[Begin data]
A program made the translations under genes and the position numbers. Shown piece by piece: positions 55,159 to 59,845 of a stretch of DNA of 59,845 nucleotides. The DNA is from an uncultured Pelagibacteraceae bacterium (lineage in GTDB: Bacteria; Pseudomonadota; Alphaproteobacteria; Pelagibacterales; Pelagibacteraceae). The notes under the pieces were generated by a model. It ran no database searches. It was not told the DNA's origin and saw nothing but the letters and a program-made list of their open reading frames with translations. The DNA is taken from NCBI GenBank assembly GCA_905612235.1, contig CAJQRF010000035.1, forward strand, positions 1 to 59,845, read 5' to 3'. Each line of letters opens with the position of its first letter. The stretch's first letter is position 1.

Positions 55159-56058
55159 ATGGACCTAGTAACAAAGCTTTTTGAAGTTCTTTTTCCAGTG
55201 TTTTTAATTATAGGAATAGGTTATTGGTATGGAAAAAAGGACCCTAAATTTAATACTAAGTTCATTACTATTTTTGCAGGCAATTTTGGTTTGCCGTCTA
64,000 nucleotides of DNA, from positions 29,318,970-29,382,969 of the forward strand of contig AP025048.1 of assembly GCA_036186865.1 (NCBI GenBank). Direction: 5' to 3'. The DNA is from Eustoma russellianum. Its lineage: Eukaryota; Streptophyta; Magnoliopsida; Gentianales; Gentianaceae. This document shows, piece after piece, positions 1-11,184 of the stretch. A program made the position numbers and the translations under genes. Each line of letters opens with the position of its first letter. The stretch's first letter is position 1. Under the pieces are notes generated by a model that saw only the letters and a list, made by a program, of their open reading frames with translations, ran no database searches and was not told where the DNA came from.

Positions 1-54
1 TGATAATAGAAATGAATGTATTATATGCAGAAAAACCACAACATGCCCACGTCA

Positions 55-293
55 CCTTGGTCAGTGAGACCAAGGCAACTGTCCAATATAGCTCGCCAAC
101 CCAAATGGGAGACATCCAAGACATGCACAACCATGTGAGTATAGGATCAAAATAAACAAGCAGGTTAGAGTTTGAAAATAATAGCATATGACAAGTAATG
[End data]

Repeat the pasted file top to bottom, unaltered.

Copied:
A program made the translations under genes and the position numbers. Shown piece by piece: positions 55,159 to 59,845 of a stretch of DNA of 59,845 nucleotides. The DNA is from an uncultured Pelagibacteraceae bacterium (lineage in GTDB: Bacteria; Pseudomonadota; Alphaproteobacteria; Pelagibacterales; Pelagibacteraceae). The notes under the pieces were generated by a model. It ran no database searches. It was not told the DNA's origin and saw nothing but the letters and a program-made list of their open reading frames with translations. The DNA is taken from NCBI GenBank assembly GCA_905612235.1, contig CAJQRF010000035.1, forward strand, positions 1 to 59,845, read 5' to 3'. Each line of letters opens with the position of its first letter. The stretch's first letter is position 1.

Positions 55159-56058
55159 ATGGACCTAGTAACAAAGCTTTTTGAAGTTCTTTTTCCAGTG
55201 TTTTTAATTATAGGAATAGGTTATTGGTATGGAAAAAAGGACCCTAAATTTAATACTAAGTTCATTACTATTTTTGCAGGCAATTTTGGTTTGCCGTCTA
64,000 nucleotides of DNA, from positions 29,318,970-29,382,969 of the forward strand of contig AP025048.1 of assembly GCA_036186865.1 (NCBI GenBank). Direction: 5' to 3'. The DNA is from Eustoma russellianum. Its lineage: Eukaryota; Streptophyta; Magnoliopsida; Gentianales; Gentianaceae. This document shows, piece after piece, positions 1-11,184 of the stretch. A program made the position numbers and the translations under genes. Each line of letters opens with the position of its first letter. The stretch's first letter is position 1. Under the pieces are notes generated by a model that saw only the letters and a list, made by a program, of their open reading frames with translations, ran no database searches and was not told where the DNA came from.

Positions 1-54
1 TGATAATAGAAATGAATGTATTATATGCAGAAAAACCACAACATGCCCACGTCA

Positions 55-293
55 CCTTGGTCAGTGAGACCAAGGCAACTGTCCAATATAGCTCGCCAAC
101 CCAAATGGGAGACATCCAAGACATGCACAACCATGTGAGTATAGGATCAAAATAAACAAGCAGGTTAGAGTTTGAAAATAATAGCATATGACAAGTAATG